IZA/Kauffman Workshop on Entrepreneurship Research
May 2021Philadelphia, United States
The Society of Labor Economists will hold the 26th Annual Meetings on May 14-15, 2021 at the Sonesta Philadelphia, 1800 Market Street Philadelphia, PA, 19103.
4th IZA/Higher School of Economics Workshop: Thirty Years after the Fall of the Iron Curtain: The Contribution of Labor Market Adjustment to Transition and ConvergenceOnline
This is an updated call for papers as the workshop planned for 2020 was cancelled due the COVID-19 crisis. We still would like to keep the overall theme developed for 2020, but we also intend to include two sessions that deal with the impact of COVID-19 on labor markets in post-transition and emerging economies.
We are pleased to invite submissions for the next IZA Workshop on Labor Market Institutions. The aim of the meeting is to bring together senior and junior researchers to discuss their most recent research related to labor market institutions.Madrid, Spain
The 2020 World Employment Conference originally planned to take place from September 29 to October 1 in Madrid, Spain has been postponed to September 2021.Padua, Italy
The European Association of Labour Economists are pleased to invite all labour economists to submit papers for presentations at the 33rd Annual Conference of the European Association of Labour Economists, to be held in Padua Italy, 16-18 September 2021.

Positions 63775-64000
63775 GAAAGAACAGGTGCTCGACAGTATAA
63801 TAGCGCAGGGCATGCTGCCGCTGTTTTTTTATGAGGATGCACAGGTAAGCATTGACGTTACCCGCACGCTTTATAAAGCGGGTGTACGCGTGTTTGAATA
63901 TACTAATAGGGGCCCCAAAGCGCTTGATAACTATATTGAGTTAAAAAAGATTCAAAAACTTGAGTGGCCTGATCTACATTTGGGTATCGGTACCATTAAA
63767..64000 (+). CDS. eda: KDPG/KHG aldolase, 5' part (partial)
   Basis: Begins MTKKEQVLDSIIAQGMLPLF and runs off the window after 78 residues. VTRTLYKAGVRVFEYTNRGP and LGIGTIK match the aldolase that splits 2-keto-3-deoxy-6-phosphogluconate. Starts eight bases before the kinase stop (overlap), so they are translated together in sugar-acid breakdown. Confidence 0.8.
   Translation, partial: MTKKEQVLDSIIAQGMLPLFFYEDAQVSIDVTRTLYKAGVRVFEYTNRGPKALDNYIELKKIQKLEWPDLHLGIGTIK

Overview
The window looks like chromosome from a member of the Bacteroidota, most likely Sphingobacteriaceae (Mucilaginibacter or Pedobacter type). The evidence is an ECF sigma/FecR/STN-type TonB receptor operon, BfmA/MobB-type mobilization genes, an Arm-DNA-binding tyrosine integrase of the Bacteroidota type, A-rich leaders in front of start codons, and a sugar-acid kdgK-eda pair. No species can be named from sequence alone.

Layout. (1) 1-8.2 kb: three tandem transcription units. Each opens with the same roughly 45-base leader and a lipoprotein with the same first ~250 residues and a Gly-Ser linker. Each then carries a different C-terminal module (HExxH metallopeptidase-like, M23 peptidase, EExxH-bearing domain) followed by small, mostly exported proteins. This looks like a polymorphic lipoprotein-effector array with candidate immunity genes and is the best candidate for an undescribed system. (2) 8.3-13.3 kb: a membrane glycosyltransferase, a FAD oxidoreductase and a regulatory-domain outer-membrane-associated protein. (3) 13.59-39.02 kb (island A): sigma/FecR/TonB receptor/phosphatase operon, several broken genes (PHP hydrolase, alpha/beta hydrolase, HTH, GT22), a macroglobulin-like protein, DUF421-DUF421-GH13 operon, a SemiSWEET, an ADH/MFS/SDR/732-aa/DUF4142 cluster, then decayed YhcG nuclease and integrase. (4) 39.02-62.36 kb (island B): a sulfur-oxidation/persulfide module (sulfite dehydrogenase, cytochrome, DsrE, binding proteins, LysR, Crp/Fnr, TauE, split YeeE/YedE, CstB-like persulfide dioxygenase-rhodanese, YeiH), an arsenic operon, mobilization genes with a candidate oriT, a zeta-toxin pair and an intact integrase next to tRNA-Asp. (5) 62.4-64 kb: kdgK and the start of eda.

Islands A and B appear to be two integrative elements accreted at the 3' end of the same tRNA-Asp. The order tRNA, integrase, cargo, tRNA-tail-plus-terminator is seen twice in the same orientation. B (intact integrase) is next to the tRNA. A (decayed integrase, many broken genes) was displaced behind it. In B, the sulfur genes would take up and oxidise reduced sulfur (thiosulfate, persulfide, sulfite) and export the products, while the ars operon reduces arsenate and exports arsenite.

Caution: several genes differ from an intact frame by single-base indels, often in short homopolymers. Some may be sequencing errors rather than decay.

4th IDSC of IZA Workshop: Matching Workers and Jobs Online - New Developments and Opportunities for Social Science and PracticeOnline
Like many forms of economic exchange, the process of matching workers to jobs has rapidly migrated online in the last two decades. Thus, understanding how online labor matching mechanisms work; how they affect economic outcomes like employment, wages, and inequality; and learning how to take advantages of the ‘big data’ that are generated by online markets all have important implications for the future of labor.
The old-age dependency ratio – the ratio of the population aged 65 and over to the population aged 15-64 – is projected to increase significantly in many countries, reflecting diminishing fertility rates and increasing longevity in these countries. The ratios in Japan, Spain, Italy and Greece are expected to grow to over 60% in 2050 according to OECD projections, from around 25% in these countries in 2000. This rapid aging of the population poses a significant challenge for societies, including rising deficits in public pension accounts. Many countries aim to respond in part by increasing the employment rate of groups of people who have sometimes been marginally attached to the labor market, such as youth, women with children, and the elderly, to help address this challenge.
The IZA Journal of Labor Policy and the RIETI join forces to present research that will help policymakers tackle the challenge of increasing employment to help counter the economic effects of population aging.